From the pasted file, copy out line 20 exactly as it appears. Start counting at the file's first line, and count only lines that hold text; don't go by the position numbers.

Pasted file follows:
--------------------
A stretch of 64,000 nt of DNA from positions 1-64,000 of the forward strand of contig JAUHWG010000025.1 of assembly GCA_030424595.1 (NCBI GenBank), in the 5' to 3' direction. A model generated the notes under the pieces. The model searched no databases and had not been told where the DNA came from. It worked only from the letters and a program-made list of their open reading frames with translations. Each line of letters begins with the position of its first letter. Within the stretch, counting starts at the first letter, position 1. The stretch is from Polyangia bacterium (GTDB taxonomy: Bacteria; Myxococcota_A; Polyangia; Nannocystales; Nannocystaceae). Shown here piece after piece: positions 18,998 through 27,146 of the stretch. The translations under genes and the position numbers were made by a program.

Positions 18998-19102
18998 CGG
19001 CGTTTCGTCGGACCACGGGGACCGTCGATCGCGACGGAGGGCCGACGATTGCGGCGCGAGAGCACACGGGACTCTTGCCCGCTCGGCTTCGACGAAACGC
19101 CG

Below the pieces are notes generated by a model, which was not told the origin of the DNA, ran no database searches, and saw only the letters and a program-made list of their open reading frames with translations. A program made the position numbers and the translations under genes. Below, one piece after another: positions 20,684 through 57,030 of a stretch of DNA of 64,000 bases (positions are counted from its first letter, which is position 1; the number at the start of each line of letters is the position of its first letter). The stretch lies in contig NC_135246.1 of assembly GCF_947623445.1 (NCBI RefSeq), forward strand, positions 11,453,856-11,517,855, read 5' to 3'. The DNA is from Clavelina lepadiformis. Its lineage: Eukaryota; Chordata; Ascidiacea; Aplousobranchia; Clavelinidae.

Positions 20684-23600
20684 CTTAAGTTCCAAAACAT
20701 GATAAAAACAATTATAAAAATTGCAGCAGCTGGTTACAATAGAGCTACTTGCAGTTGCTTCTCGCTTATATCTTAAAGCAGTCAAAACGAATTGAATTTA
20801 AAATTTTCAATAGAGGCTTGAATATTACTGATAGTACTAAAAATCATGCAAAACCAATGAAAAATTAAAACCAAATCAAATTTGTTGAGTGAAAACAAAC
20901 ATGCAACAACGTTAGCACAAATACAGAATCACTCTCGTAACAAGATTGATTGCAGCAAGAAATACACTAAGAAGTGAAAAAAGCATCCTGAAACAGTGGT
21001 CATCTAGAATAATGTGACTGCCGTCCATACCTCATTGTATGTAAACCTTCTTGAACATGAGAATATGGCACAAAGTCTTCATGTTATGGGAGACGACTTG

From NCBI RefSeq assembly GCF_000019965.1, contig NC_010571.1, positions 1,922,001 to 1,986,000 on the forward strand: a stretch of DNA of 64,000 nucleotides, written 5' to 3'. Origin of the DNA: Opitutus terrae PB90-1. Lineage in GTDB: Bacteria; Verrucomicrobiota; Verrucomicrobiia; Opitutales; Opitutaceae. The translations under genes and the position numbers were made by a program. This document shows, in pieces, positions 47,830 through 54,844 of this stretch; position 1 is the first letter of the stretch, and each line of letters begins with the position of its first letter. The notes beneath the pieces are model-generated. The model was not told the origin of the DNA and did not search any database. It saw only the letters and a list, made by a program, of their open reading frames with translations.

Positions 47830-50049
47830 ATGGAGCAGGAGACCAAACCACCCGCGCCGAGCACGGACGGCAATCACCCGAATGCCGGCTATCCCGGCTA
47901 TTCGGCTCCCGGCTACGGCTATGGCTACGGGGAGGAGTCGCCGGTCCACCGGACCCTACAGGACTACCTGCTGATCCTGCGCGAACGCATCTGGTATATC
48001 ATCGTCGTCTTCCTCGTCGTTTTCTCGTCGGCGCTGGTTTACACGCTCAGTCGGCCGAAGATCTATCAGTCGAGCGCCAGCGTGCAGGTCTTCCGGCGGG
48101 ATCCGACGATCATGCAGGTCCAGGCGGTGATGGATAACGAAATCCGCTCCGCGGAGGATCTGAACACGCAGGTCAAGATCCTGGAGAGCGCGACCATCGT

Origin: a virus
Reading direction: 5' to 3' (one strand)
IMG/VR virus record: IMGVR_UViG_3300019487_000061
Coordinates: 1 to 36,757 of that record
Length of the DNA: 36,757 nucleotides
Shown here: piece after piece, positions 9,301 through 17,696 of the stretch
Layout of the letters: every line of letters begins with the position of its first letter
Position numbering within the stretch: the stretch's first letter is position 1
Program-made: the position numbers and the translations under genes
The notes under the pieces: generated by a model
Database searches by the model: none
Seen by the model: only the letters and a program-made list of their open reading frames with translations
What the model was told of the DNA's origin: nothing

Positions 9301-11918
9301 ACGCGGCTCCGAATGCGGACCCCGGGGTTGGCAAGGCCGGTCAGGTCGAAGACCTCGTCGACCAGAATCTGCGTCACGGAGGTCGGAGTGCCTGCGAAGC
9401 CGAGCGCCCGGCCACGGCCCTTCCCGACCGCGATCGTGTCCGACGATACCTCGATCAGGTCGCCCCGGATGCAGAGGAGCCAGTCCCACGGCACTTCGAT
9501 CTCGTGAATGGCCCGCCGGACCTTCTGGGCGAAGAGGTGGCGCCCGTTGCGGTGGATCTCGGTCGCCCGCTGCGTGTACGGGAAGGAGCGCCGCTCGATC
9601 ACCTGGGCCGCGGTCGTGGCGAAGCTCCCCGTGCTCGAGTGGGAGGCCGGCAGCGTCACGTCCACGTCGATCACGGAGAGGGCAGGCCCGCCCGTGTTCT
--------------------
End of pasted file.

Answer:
Reading direction: 5' to 3' (one strand)